Graham Thorpe: Test cricket 10 times harder than county level

GEORGE DOBELL IN MELBOURNE: Without adequate preparation and without the usual training camps which might have helped prepare players, Thorpe feels England have been left with a steep learning curve when facing a good Australia side


Graham Thorpe has delivered a crushing indictment of the ability of the county game to prepare players for Test cricket admitting they sometimes graduate to the international squad lacking “the basics of the game”.

Thorpe, who is standing in as head coach in the absence of Chris Silverwood, hopes his team show “fight and character” in the fourth Test at Sydney to prove, after the humbling defeat in Melbourne, that “we are better than that.”

But at the same time, he accepts England’s players have had a “wake-up call” in recent weeks and are just starting to realise the standards required to prosper at this level. Without adequate preparation at the start of the tour and without the usual training camps which might have helped prepare players, he feels they have been left with a steep learning curve when facing a good Australia side.

“County cricket is what it is,” Thorpe said. “You’ve got to lift players out of there, then educate them into international cricket. County cricket is like a mental game but you have to be going off and doing other work related to international cricket if you want to play it well.

“The reality is, we are trying to build a Test side. That’s where we’re at. We’ve had a massive focus on white-ball cricket in the last five or six years and our four-day cricket has been pushed to one side. We need to address those things. If we don’t, we need time to continue to work with these players to make them better.


England's batsmen have struggled on their tour of Australia

“There have been no Lions tours and no training camps for our younger players to actually learn the basic skills of the game as well. They’re trying to learn it in county cricket, but the truth is when they come out of county cricket, they have to learn it again, because Test cricket is 10 times harder.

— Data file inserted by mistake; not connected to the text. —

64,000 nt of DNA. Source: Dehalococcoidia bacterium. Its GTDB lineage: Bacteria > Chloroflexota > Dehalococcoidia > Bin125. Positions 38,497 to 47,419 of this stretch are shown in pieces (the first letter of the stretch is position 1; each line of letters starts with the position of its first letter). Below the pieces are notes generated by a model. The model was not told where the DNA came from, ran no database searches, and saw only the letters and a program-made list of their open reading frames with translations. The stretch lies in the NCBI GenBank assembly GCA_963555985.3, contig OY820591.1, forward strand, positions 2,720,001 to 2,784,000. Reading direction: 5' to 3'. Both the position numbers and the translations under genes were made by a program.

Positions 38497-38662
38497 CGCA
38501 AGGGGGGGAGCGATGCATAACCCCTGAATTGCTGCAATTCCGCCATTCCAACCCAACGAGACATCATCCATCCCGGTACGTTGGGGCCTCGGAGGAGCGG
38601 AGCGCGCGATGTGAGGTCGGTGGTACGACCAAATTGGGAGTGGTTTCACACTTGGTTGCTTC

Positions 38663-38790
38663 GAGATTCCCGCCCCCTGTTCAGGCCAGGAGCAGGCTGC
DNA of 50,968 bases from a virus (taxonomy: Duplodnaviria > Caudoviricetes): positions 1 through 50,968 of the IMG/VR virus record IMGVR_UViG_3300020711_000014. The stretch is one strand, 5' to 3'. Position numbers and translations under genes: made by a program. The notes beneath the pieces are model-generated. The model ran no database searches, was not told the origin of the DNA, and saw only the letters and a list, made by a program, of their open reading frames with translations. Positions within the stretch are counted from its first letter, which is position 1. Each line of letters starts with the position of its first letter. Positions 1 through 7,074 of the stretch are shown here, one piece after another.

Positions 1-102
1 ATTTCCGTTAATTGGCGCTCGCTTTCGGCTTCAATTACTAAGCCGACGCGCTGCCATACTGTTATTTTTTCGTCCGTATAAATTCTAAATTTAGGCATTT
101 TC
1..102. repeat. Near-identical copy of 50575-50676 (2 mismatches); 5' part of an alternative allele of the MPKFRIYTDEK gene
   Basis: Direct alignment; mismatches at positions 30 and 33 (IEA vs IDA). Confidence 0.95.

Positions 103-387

“When I first came in [to international cricket as a coach] in 2014-15, we were trying to make a hit in white ball cricket. Now we have to look at Test cricket pretty hard, if we care about it enough.

“When I look at the batting, I try to teach the basis of the game. We are trying to still educate some of the younger guys into the rhythm of Test match batting: playing situations in the game and doing it for long periods of time. Some of them haven’t been able to do it yet. Some of our young players are getting an education and if they didn’t know before, they understand how tough Test cricket is now. Not just on the field, but off it.

“Are we starting from scratch? To quite a big extent. Every player who comes into this environment, you try to give them the basics of the game from a batting point of view and a bowling point of view. From a batting point of view, you need to create time to play your shots, you need to be in a decent position to do that and you need a positive mind-set. So you need to be setting up to score runs but then actually trust your defence when the ball is in a good place.”

"With some players it's a wake-up call. It could actually kick-start their careers because they've started training a very, very different way. They actually start to train smart. They don't waste time hitting half-volleys"

Thorpe does feel, however, that it could be the making of some players as they learn to train harder and demand more of themselves.